After a young developer (or database developer) learns about normalization, the quality of his databases increases a lot, there is no doubt about that.
However, sometimes we need some denormalization, even in production databases. I faced some experienced developers that, although, they would agree this should be analyzed in a case-by-case scenario, they never saw an example of this situation.
There is a very simple and common example of this situation and we can even go beyond the example and draw some simple rules about this.
First, one small disclaimer: People with way more knowledge about modelling than me may argue denormalization in production doesn’t really exist. The fields below are, in fact, two different information. We are used to put the same name to them and therefore, we think they are the same information. Sometimes we even drop one of them from the database.
However, these are only two different ways to look to the same thing and achieve the same result. In my opinion, looking into this as denormalization is easier.
What’s wrong with the model below
This is a classic model about products and orders. Of course, the model is simplified, but the challenge is to notice what is wrong with this model. Does it appear Ok?
What happens with the record of old orders when the company decides to raise the price of the products ?
Probably you already guessed the result: Every time a raise in prices happens, this affects old orders as well, destroying the data.
The Solution: Denormalization
It’s easy to solve this problem: When we register an order, we need to copy the price together the order, as a static value.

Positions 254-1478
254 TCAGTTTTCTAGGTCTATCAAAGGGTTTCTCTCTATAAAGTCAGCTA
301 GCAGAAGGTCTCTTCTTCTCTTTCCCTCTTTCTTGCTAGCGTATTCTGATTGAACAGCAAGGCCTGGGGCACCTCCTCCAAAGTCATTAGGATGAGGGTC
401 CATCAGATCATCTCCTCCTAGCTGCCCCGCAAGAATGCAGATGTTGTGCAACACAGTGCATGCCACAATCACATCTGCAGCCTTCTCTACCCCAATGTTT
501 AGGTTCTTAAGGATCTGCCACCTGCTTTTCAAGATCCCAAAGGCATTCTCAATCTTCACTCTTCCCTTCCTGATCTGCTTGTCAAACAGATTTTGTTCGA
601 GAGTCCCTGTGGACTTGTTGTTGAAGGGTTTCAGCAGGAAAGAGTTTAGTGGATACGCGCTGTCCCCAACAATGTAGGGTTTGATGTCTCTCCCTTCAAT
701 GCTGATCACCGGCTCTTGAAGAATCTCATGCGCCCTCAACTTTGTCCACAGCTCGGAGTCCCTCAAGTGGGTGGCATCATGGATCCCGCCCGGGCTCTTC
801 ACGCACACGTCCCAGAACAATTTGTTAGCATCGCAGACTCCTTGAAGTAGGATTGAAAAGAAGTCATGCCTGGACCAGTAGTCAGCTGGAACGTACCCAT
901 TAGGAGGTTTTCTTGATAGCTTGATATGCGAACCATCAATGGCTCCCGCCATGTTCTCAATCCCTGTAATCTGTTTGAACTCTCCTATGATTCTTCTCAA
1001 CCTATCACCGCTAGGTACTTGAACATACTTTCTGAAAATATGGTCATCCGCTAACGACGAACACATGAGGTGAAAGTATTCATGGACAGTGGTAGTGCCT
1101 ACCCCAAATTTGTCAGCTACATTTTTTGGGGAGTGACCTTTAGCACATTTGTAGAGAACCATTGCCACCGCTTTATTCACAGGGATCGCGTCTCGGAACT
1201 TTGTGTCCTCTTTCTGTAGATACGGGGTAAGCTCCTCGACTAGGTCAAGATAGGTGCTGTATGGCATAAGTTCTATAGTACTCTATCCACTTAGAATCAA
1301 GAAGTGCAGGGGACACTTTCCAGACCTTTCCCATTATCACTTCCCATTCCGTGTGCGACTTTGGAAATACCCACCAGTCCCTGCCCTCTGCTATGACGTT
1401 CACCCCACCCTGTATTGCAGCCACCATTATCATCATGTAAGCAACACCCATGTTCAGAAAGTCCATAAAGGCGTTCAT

The new model will be like this:
According to the 3rd normal form, we can’t have any transitive dependency between any field and the primary key. In other words, the primary key of a table needs to uniquely identify all the field values, the values should not be linked to any other field.
The UnitPrice field in the OrderDetail table has a dependency with ProductId field, which is not part of the OrderDetail primary key. This establishes a transitive dependency and due to that, this table is not in the 3rd normal form
How to Identify these scenarios
In order to identify these situations when we face them, we can look for one specific scenario in our database model. This scenario is easier to identify if we apply a BI point of view.
From a BI point of view, we have facts happening in our business and these facts are defined by many linked information to them, the dimensions.
The order is a fact, something that happens in our business. The product is a dimension linked to the fact. An order was made, and this order is related to a product.
The fact is static along the time and that’s what highlights our problem and solution. The information related to the fact can’t change. So, the price from the moment of the order needs to stay static. That’s when we will know we need to “copy” the price from the Product table to the OrderDetail table.
Everything is a misunderstanding
Some people could say this is not denormalization at all, it’s just a misunderstanding. They consider the price of the product on the Product table is not the same information as the price of the product in the OrderDetail table. They have a different lifecycle, different meaning. The fact they will have the same value for a while is not important at all.
I, in my humble opinion, prefer the first point of view, based on the idea of facts. It’s easy to identify and follow.
I’m not a book worm about detailed concepts on database modelling. In case I missed something, feel free to add on the comments. However, I believe this is a practical approach to identify a scenario where denormalization is needed in production. I already found developers get confused with this.